Just wanted to comment on this. While it may seem like a feature to have your client able to get through the cert ordering process as quickly as possible (particularly during development when you’re testing things), it’s not really something that actually matters in production in the vast majority of cases. In a typical environment, a cert is only going to be renewed once every 60’ish days (assuming you start trying to renew 30 days out which is what most clients tend to do. Whether that renewal takes seconds, minutes, or hours is irrelevant as long as it eventually succeeds prior to the previous cert’s expiration. Even if the initial attempt fails for some reason (ACME server issues, temporary DNS issues, etc), a well functioning client will retry until it succeeds.
So I guess the point is, don’t worry too much about optimizing the speed of your client. Worry more about making it robust and able to gracefully deal with failures and retry. If that means adding some extra delays, so be it.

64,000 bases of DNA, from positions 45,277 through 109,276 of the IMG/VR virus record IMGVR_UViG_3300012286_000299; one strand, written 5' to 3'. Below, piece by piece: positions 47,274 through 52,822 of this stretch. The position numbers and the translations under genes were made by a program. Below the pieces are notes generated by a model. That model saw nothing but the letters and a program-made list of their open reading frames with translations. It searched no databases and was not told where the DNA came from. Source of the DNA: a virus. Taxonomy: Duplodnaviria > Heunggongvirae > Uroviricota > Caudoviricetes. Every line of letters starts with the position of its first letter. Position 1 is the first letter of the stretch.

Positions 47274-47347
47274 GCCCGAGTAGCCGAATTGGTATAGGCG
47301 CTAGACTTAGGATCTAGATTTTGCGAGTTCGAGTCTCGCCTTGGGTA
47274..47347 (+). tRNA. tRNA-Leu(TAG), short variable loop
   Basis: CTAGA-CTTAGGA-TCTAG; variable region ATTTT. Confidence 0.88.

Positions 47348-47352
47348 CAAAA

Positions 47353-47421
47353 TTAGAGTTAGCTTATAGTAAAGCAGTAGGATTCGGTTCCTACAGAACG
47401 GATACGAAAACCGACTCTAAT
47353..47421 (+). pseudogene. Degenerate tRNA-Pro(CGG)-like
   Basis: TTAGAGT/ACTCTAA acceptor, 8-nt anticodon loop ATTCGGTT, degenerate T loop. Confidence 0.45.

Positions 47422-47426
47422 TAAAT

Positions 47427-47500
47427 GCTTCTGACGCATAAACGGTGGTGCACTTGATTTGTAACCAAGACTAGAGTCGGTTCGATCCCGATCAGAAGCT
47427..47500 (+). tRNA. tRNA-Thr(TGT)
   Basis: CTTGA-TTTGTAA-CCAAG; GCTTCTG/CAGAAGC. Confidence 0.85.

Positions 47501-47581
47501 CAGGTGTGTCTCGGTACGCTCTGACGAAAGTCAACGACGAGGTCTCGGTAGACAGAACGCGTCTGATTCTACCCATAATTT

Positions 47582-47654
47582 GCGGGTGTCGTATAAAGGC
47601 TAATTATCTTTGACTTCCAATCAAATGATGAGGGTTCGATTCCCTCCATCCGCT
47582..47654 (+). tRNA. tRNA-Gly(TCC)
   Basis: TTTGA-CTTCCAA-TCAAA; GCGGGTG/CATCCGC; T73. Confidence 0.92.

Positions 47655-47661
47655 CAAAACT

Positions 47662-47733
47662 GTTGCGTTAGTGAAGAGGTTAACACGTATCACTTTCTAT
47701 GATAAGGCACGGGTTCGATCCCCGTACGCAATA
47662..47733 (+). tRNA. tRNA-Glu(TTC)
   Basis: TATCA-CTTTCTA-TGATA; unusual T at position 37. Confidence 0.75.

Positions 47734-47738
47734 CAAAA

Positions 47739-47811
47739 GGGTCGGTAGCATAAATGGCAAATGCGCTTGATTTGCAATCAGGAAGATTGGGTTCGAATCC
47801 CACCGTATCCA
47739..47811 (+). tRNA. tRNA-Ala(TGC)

Most clients that deal with automating DNS challenges expect that everyone’s DNS propagation delay is going to be different and make it configurable option. Some try to automate the checking of authoritative records, but there are an increasing number of environments where that’s not possible from the server running the ACME client due to corporate policies trying to prevent data exfiltration via DNS by blocking external DNS resolution or just that the server doesn’t actually have outbound Internet access.